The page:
“Is It Too Early to Start Saving for Retirement?”

I was a teenager when Congress created the Individual Retirement Account, and as soon as I had my first summer job, my father advised me to open an IRA.  You can imagine my reaction; I didn’t yet have a full-time job, and my father was talking about retirement!  However, my father managed to persuade me by teaching me the Rule of 72 (72 ÷interest rate = number of years in which an investment will double).  At a time of double-digit interest rates, I imagined I would retire with more than enough in savings if I continued to maximize my IRA contributions.

Circumstances changed.  Interest rates fell; they’ve been below 10% for almost 30 years and hovering slightly above zero since 2009. In addition, the annual maximum IRA contribution did not keep up with inflation (in the first 25 years of the IRA’s existence, the maximum contribution was increased only once, in 1982, from $1,500 to $2,000).  Yet, despite my increasing reliance on employer-sponsored retirement plans to help me meet my retirement goals, investing in my IRAs has remained an integral part of my retirement planning, particularly now that I have added a Roth IRA to the mix.

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Help Wanted

This blog was originally published on the AICPA’s subsidiary, CPA.com,website. Maribel is a member of the Advisory Board for CPA.com and the AICPA Digital CPA Conference. As an advisory board member, Maribel helps empower CPAs and businesses for the digital age.


It’s no secret that staffing a CPA firm with truly qualified candidates has been a challenge for quite some time.   As I describe our recruiting troubles to others, they inevitably comment, “It should be no problem with the unemployment rates we have been experiencing.”  Not so.  The common concerns within our industry circles have always been the same: candidates need to possess accounting skills as well as common sense, organizational skills, attention to details, ability to close the loop, and a commitment to quality service.   Quite a package!  And for digital CPA firms, it is getting more complicated.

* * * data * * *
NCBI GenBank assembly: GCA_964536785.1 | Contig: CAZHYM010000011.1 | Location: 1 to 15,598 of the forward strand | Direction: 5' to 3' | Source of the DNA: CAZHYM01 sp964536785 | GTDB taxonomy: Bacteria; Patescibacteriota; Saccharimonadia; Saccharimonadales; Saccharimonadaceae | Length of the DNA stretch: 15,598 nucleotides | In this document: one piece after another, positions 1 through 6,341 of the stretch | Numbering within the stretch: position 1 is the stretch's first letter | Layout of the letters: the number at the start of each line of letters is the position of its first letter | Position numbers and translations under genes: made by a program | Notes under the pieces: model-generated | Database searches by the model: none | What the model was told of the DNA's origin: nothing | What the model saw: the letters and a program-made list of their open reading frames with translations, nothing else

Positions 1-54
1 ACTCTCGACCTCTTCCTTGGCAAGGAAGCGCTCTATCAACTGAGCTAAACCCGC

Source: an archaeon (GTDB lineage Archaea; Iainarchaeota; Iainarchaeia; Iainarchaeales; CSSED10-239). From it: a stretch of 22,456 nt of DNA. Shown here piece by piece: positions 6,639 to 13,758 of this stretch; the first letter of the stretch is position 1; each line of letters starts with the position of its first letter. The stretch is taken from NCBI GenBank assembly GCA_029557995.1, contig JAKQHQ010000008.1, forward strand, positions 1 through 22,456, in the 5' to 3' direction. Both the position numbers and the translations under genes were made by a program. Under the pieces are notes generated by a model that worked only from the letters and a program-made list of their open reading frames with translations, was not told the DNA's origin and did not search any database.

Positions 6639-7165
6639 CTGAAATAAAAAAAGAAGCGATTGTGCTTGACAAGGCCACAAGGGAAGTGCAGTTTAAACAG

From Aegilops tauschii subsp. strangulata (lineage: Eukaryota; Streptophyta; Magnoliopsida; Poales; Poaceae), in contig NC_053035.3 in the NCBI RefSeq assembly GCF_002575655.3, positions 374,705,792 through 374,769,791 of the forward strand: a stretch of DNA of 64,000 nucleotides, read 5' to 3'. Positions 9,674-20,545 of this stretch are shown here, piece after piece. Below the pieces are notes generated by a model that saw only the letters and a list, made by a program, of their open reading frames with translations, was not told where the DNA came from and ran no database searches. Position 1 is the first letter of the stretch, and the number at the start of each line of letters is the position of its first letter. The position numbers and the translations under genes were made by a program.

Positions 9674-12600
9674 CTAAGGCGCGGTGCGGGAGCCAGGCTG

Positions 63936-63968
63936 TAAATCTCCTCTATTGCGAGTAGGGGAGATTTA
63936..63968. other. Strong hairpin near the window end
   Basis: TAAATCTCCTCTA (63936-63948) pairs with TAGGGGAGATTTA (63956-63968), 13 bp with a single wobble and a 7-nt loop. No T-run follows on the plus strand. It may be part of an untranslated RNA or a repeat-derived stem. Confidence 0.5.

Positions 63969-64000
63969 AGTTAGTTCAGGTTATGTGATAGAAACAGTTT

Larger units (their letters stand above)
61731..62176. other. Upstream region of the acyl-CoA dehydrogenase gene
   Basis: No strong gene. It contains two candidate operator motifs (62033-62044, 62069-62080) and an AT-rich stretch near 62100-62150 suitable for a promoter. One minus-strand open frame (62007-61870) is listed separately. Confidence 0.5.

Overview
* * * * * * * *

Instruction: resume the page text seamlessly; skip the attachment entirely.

The digital CPA firm requires an additional skill set to the standard package.  Our next recruitment ad will say to candidates, “We want you if you have the following:”

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“My financial statements are always late!”

This is the number one complaint we hear from clients who reach out to us for services.  About a year ago we started working with a new client.  He reached out to us for our CFO services to help him understand whether his organization’s accounting work was too much for the one-person accounting department he had set up.  What we discovered was exactly what we find in most organizations for whom we do this type of assessment.  Borrowing the format from David Letterman’s “Late Show,” I have listed below the top 5 reasons we see for financial statements delivered late:

  1. Paving the cow paths.  The processes being used on a daily, weekly, and monthly basis get the work done, but are not the most efficient.  This is very typical with organizations that, at one point, had multiple staff members in their accounting department and consolidated those responsibilities to fewer employees or even one full-time person.  This is most common when the remaining person is also new to the organization.  For lack of understanding or fear of making a mistake, they continue following the same processes since they don’t have the time to question, think, and implement a more time-efficient way to perform the same task.

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Keeping the Focus on the Mission

This blog was originally published on the Standards for Excellence Institute® website, for which Maribel is a peer reviewer. As a peer reviewer, she evaluates an organization’s application for compliance with the Standards for Excellence: An Ethics and Accountability Code for the Nonprofit Sector.


You start with the mission – Point A.  This is your intent. You want to achieve the objectives – Point B, which is stated in your mission.  This is your goal.  You then create your annual report, which is a way of showcasing your accomplishments.  The fundamental message of this report is demonstrate how well you’ve connected the dots.  So why did your annual report miss point B?

Many organizations report on accomplishments that do not address their stated mission, or there is no clear and logical connection between their intent and their achievements.  Some organizations measure activities instead of results. I suspect that many find themselves confronted with having to report their accomplishments, and at the time, come up with the best available data that somehow measures what they’ve done.  This is a last-minute exercise at displaying such a vital aspect of your organization. I view this as a lack of proper planning at the time you set your mission and improper mapping of those essential points that align your intent with your accomplishments.

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